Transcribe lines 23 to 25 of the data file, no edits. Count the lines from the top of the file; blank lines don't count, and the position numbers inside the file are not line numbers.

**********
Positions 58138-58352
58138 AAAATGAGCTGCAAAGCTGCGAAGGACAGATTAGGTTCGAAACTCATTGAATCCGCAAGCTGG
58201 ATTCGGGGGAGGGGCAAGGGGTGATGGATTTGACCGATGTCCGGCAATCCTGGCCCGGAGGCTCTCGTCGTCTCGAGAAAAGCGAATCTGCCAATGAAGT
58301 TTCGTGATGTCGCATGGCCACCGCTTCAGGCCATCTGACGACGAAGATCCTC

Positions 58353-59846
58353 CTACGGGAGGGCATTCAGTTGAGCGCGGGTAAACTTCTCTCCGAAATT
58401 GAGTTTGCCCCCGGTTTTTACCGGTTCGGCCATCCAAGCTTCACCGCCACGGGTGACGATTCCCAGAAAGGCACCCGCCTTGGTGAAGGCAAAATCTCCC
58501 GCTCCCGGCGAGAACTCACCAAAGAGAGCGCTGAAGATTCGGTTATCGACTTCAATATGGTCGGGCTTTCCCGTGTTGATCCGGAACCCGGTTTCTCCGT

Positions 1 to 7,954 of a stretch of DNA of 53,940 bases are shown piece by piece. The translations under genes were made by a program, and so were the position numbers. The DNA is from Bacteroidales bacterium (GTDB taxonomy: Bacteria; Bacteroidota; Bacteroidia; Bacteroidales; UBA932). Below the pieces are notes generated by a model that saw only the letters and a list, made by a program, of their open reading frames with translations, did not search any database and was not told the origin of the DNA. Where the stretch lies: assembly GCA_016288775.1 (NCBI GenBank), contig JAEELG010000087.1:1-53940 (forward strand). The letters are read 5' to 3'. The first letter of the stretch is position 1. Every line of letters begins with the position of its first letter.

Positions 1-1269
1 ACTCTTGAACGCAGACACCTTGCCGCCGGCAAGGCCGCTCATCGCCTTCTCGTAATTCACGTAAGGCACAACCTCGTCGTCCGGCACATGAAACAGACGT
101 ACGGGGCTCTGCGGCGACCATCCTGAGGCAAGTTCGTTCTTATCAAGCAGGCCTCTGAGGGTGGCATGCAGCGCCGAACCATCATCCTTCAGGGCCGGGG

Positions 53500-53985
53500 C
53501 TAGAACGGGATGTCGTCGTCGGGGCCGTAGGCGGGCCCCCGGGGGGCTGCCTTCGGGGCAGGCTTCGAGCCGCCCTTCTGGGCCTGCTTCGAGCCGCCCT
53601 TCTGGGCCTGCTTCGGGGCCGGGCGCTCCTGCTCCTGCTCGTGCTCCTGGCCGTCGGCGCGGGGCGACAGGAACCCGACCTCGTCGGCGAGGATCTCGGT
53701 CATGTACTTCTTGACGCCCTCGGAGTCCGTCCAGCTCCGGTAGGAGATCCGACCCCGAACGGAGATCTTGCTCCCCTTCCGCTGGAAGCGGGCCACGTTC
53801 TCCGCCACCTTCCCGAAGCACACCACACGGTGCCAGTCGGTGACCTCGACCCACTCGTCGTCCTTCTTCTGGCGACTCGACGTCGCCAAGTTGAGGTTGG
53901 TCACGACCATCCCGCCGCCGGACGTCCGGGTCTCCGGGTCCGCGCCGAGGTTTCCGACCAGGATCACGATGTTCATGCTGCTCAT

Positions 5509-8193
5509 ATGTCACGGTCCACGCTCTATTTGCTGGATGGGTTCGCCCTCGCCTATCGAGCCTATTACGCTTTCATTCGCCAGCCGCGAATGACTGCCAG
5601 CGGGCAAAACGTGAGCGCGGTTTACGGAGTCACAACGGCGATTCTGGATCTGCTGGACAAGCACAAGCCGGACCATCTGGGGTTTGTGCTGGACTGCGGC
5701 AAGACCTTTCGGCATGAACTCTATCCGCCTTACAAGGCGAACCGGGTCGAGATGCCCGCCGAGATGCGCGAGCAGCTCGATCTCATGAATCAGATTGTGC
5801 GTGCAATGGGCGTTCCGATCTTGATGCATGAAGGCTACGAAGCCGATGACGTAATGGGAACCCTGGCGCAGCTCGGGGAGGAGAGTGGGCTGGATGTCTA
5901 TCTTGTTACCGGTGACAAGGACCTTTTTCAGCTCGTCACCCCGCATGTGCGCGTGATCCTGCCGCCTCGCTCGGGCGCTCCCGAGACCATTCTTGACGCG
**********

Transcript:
5701 AAGACCTTTCGGCATGAACTCTATCCGCCTTACAAGGCGAACCGGGTCGAGATGCCCGCCGAGATGCGCGAGCAGCTCGATCTCATGAATCAGATTGTGC
5801 GTGCAATGGGCGTTCCGATCTTGATGCATGAAGGCTACGAAGCCGATGACGTAATGGGAACCCTGGCGCAGCTCGGGGAGGAGAGTGGGCTGGATGTCTA
5901 TCTTGTTACCGGTGACAAGGACCTTTTTCAGCTCGTCACCCCGCATGTGCGCGTGATCCTGCCGCCTCGCTCGGGCGCTCCCGAGACCATTCTTGACGCG